Book information

Life-Study of Jamesby Witness Lee

ISBN: 0-7363-2047-4
Printed Copy: Available Online from Living Stream Ministry

Currently in: Chapter 10 of 14 Section 1 of 3

LIFE-STUDY OF JAMES

MESSAGE TEN

PRACTICAL VIRTUES OF CHRISTIAN PERFECTION

(10)

Scripture Reading: James 4:6-17

In the foregoing message we considered three major problems found in 4:1-10. These problems are pleasures, the world, and the Devil. In this message we shall go on to consider what James says in 4:6-17.

GREATER GRACE

In verse 6 James says, “But He gives greater grace; wherefore it says, God resists the proud, but gives grace to the humble.” The pronoun “it” in this verse refers to the Scripture in verse 5. The latter part of verse 6 is a quotation from the Septuagint, Proverbs 3:34. This verse says, “God resists the proud, but gives grace to the humble.” According to the context, this means to be proud toward God. Being proud toward God causes Him to resist us. To be humble is also toward God, and this causes Him to give us grace, as He desires.

We need to learn to draw near to God (v. 8) to receive greater grace. Instead of being proud and resisting God, we should receive in meekness the implanted word. Someone who is proud cannot receive God’s implanted word. If we are humble, we shall receive the implanted word, and we shall also receive greater grace.

BEING SUBJECT TO GOD

In verse 7 James continues, “Be subject therefore to God; but withstand the Devil, and he will flee from you.” To be subject to God is to be humble toward God (v. 10; 1 Pet. 5:6).

To be proud toward God is to side with God’s enemy, the Devil. To be humble toward God, that is, to be subject to God, is to withstand the Devil, that is, stand against the Devil. This is the best strategy to fight God’s enemy; it always causes him to flee from us.

The flesh implied in verse 1, the world in verse 4, and the Devil in verse 7 are the three major enemies of the believers. They are related one to another: the flesh is against the Spirit (Gal. 5:17), the world is against God (1 John 2:15), and the Devil is against Christ (1 John 3:8). The flesh indulges in pleasures by loving the world, and the world usurps us for the Devil. This annuls God’s eternal purpose in us.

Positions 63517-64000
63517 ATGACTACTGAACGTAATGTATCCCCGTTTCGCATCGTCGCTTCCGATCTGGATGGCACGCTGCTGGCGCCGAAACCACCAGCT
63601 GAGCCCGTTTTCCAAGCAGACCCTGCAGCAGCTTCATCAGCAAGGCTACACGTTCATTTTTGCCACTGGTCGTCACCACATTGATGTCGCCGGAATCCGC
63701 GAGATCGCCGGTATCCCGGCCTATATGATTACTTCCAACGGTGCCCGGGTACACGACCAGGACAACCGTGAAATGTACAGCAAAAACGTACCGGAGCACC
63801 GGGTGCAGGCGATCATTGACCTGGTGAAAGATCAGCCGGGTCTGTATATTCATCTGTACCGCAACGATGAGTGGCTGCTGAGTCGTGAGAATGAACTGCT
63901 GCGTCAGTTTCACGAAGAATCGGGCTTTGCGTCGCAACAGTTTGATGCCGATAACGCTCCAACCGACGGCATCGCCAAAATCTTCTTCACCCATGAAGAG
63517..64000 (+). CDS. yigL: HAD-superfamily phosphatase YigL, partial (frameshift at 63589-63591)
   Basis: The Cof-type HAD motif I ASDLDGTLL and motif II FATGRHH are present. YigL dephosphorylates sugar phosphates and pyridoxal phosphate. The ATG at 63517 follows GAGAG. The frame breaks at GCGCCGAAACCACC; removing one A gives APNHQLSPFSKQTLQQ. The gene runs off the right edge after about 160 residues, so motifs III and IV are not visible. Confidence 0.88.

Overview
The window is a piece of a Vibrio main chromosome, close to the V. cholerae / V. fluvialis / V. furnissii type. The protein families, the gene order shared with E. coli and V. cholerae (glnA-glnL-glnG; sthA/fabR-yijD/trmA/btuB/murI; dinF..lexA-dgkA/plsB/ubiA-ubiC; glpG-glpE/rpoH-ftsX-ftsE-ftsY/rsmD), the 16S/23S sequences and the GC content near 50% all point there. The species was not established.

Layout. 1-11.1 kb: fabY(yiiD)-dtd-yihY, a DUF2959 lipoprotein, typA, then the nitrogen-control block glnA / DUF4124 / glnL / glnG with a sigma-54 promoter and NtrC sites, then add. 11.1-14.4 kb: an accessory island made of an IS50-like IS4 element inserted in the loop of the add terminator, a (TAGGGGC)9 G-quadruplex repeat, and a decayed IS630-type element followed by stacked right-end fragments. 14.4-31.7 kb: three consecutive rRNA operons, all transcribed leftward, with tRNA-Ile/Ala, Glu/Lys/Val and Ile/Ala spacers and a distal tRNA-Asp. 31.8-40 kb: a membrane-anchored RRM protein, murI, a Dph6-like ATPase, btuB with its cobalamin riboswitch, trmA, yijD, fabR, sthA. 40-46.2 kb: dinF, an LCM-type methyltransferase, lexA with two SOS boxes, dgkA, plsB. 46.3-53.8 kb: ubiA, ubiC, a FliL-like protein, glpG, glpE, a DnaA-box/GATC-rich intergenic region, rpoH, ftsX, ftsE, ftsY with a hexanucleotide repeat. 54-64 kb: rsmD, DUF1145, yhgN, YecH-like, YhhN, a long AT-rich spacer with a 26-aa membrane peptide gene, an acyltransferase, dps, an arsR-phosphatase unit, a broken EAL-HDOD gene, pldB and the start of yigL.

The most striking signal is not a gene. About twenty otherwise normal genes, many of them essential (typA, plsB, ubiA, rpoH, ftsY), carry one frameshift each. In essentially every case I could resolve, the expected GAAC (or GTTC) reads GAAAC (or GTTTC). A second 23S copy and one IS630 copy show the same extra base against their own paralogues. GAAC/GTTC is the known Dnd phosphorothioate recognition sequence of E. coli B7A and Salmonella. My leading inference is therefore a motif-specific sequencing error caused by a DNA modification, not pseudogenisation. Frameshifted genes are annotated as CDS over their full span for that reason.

In verse 8 James goes on to say, “Draw near to God, and He will draw near to you. Cleanse your hands, sinners, and purify your hearts, you double-souled!” Here, as in 1:8, James uses the expression “double-souled,” double-minded. In 1:8, being double-souled is related to doubting in prayer. God made man only one soul with one mind and one will. When a believer doubts in prayer, he makes himself two-souled, like a boat with two rudders, unstable in direction. In 4:8 being double-souled is a matter of having the heart divided for two parties—God and the world. This makes people adulteresses (v. 4) and sinners, who need their hearts purified and their hands cleansed so that they may draw near to God and that God may draw near to them.

In verse 9 James says, “Be miserable and mourn and weep. Let your laughter be turned into mourning, and your joy into dejection.” This verse is a solemn admonition to God’s adulterous spouse, who, under the usurpation of the Devil, indulges herself in fleshly pleasures by loving the world.

In verse 10 James concludes this section: “Be humbled before the Lord, and He will exalt you.” This word, as a conclusion to this section (vv. 1-10), is an exhortation against the fightings and desires mentioned in verses 1 through 3.


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